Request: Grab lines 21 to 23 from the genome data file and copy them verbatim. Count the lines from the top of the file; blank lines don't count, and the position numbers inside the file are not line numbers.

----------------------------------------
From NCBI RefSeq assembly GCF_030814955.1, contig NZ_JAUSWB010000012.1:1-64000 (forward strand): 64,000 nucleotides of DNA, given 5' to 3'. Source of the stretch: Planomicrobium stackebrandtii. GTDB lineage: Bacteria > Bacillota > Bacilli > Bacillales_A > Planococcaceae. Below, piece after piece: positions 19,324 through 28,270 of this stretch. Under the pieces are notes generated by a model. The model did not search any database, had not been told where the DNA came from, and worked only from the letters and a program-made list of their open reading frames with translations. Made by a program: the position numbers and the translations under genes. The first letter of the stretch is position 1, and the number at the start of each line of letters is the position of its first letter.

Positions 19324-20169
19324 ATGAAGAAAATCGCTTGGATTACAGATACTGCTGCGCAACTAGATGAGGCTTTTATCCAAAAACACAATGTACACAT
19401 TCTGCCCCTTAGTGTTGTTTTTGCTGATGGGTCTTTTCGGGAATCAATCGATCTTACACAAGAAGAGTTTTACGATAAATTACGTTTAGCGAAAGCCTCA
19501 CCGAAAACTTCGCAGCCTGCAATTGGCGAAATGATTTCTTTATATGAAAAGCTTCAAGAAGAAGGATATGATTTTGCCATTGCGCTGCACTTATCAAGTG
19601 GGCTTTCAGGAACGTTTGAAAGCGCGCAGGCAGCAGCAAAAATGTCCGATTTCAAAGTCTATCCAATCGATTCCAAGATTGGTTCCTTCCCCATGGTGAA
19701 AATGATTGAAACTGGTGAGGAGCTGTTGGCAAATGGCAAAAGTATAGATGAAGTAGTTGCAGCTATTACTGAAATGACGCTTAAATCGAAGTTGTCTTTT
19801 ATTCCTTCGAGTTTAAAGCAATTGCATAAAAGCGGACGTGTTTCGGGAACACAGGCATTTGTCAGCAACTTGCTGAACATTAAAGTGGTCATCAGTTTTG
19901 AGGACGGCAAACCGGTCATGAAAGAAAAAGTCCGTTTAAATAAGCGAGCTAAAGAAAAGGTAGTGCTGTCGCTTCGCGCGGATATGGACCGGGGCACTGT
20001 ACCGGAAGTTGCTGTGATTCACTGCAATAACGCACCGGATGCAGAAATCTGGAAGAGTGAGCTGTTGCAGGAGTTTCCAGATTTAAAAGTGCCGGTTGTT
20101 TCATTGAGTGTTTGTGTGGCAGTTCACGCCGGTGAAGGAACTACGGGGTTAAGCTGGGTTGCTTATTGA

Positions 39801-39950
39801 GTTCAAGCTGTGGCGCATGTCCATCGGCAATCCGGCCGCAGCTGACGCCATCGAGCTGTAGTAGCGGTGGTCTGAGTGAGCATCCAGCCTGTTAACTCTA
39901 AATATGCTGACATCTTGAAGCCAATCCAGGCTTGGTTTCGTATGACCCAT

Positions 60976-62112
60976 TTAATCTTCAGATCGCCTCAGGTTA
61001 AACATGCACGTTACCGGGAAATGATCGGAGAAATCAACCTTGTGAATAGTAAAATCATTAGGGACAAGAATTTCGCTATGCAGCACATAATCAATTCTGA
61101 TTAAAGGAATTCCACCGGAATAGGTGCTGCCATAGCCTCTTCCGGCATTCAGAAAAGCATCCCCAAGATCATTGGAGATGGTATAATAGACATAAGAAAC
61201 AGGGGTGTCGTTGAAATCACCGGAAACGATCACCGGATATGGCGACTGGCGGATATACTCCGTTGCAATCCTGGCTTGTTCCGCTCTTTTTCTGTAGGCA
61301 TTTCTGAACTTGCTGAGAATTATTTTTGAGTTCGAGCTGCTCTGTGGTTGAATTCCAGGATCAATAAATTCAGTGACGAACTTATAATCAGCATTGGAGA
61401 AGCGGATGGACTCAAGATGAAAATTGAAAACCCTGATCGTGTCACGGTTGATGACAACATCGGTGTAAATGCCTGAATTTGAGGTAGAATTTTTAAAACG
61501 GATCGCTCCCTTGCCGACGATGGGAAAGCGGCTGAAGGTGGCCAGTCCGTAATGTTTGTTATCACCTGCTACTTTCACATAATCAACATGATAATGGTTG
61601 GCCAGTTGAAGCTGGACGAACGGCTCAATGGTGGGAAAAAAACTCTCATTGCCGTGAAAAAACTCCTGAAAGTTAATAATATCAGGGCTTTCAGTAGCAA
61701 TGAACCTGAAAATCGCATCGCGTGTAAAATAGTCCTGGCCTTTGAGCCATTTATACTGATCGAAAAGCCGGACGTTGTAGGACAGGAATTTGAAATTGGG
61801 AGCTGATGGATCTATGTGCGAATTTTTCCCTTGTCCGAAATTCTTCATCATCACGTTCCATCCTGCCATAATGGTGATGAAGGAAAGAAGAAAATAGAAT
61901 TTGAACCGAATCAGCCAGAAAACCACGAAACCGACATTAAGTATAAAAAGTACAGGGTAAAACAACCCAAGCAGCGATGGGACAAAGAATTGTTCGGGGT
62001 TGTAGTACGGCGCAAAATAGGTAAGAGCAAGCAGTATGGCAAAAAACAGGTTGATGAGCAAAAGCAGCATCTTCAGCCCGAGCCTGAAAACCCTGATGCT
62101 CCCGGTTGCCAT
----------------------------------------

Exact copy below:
61401 AGCGGATGGACTCAAGATGAAAATTGAAAACCCTGATCGTGTCACGGTTGATGACAACATCGGTGTAAATGCCTGAATTTGAGGTAGAATTTTTAAAACG
61501 GATCGCTCCCTTGCCGACGATGGGAAAGCGGCTGAAGGTGGCCAGTCCGTAATGTTTGTTATCACCTGCTACTTTCACATAATCAACATGATAATGGTTG
61601 GCCAGTTGAAGCTGGACGAACGGCTCAATGGTGGGAAAAAAACTCTCATTGCCGTGAAAAAACTCCTGAAAGTTAATAATATCAGGGCTTTCAGTAGCAA